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Climate Change

Climate Change and small island states

Climate Change is a planetary emergency that threatens the survival of many small island states. For low lying states like the Maldives, Kiribati, Tuvalu and the Bahamas, the risks from sea level rise threaten their physical existence.

Rising seas have several major impacts:  Coastal zones are damaged through erosion and inundation. Storm surges exacerbate this damage and contaminate the fresh groundwater.  This impacts on the drinking water and affects crop production.

Climate change also results in increases in ocean acidification and rising temperature and leads to the destruction to coral reefs and their fisheries habitats. Health and biodiversity deteriorates.

Global warming

The major finding of the Fourth Assessment Report (AR4), published in 2007 of the Intergovernmental Panel on Climate Change (IPCC) was that warming of the climate system is ‘unequivocal’, and that temperature increases since the mid-20th century are very likely due to anthropogenic increases in atmospheric greenhouse gas concentrations.

Carbon dioxide, which is the main greenhouse gas, has increased in atmospheric concentration from 278 parts per million (ppm) before the industrial revolution (the mid-19th century) to 392 ppm as of March 2011, and continues to rise by an average of about 2 ppm annually.

Limiting global warming to below 1.5°C would require long-term stabilization of atmospheric greenhouse gas concentrations at below 350 parts per million (ppm) of CO2-equivalent.  This has already been exceeded.

The Alliance of Small Island states (AOSIS) of which Kiribati is a member has proposed that global emissions should peak by 2015 at the latest, and decrease thereafter to at least 85% below 1990 levels by 2050.

Sea level rise

Analysis of historical observations confirms that the oceans have warmed since 1950 and that they have stored more than 90 percent of the increase in heat associated with global warming.  The IPCC Report noted that the total sea level rise during the 20th century was 170mm, but that over the past two decades it has been rising quite rapidly.

In 2007, the IPCC estimated that the sea level rise for a no –mitigation scenario would be 26-59 cm by 2100.  However recent scientific measurements have indicated that sea level rise is tracking near the upper limit of IPCC projections

Climate Change and small island states

Climate Change is a planetary emergency that threatens the survival of many small island states. For low lying states like the Maldives, Kiribati, Tuvalu and the Bahamas, the risks from sea level rise threaten their physical existence.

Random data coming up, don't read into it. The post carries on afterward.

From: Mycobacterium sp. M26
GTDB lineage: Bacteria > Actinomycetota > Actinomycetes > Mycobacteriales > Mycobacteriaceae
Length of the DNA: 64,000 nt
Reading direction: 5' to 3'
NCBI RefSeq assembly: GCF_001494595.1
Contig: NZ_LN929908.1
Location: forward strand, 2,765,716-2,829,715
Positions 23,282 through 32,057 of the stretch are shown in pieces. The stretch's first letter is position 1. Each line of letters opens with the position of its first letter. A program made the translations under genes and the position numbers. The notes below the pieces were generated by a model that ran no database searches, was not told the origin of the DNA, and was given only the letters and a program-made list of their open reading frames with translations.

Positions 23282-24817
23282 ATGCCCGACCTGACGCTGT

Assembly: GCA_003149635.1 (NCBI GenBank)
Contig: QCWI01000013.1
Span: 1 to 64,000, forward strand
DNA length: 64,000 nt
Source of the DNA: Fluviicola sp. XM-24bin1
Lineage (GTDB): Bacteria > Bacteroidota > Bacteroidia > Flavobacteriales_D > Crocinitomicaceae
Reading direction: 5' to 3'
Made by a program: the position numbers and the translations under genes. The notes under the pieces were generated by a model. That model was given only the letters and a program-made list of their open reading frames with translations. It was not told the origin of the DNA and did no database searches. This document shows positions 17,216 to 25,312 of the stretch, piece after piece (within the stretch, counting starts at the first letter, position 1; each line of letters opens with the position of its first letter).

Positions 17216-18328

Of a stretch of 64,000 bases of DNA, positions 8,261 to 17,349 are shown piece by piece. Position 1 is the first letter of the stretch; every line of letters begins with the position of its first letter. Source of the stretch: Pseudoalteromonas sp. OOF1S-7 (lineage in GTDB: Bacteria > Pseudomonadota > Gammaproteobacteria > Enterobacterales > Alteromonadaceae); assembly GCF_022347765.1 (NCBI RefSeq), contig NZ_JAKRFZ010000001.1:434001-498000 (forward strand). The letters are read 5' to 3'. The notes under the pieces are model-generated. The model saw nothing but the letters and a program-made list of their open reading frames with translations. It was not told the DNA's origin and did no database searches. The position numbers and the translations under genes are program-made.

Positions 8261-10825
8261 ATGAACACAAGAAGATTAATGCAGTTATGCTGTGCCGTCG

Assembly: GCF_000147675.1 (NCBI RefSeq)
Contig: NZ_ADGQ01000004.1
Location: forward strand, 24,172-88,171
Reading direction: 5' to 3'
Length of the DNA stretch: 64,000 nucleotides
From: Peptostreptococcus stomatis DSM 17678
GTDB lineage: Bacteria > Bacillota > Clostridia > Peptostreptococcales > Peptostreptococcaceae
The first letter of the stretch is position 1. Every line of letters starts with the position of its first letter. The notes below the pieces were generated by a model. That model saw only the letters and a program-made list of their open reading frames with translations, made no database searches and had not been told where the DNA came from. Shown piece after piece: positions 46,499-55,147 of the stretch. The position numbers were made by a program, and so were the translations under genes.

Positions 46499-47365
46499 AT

Rising seas have several major impacts:  Coastal zones are damaged through erosion and inundation. Storm surges exacerbate this damage and contaminate the fresh groundwater.  This impacts on the drinking water and affects crop production.

Climate change also results in increases in ocean acidification and rising temperature and leads to the destruction to coral reefs and their fisheries habitats. Health and biodiversity deteriorates.

Global warming

The major finding of the Fourth Assessment Report (AR4), published in 2007 of the Intergovernmental Panel on Climate Change (IPCC) was that warming of the climate system is ‘unequivocal’, and that temperature increases since the mid-20th century are very likely due to anthropogenic increases in atmospheric greenhouse gas concentrations.

Carbon dioxide, which is the main greenhouse gas, has increased in atmospheric concentration from 278 parts per million (ppm) before the industrial revolution (the mid-19th century) to 392 ppm as of March 2011, and continues to rise by an average of about 2 ppm annually.

Limiting global warming to below 1.5°C would require long-term stabilization of atmospheric greenhouse gas concentrations at below 350 parts per million (ppm) of CO2-equivalent.  This has already been exceeded.

The Alliance of Small Island states (AOSIS) of which Kiribati is a member has proposed that global emissions should peak by 2015 at the latest, and decrease thereafter to at least 85% below 1990 levels by 2050.

Sea level rise

Analysis of historical observations confirms that the oceans have warmed since 1950 and that they have stored more than 90 percent of the increase in heat associated with global warming.  The IPCC Report noted that the total sea level rise during the 20th century was 170mm, but that over the past two decades it has been rising quite rapidly.

In 2007, the IPCC estimated that the sea level rise for a no –mitigation scenario would be 26-59 cm by 2100.  However recent scientific measurements have indicated that sea level rise is tracking near the upper limit of IPCC projections, and this has raised concerns that the IPCC figures may be a conservative estimate.  A selection of new studies all give rates of sea rise greater than the IPCC projections, with upper estimates as high as 1.9 meters by 2100.  The biggest concern for long term sea level rise is the ongoing melt – well beyond 2100 – of the Greenland and West Antarctic ice sheets which contain enough water to raise global sea levels by 13mm, (IPCC).  The melting of the Greenland Ice Sheet, once it commences, may be irreversible.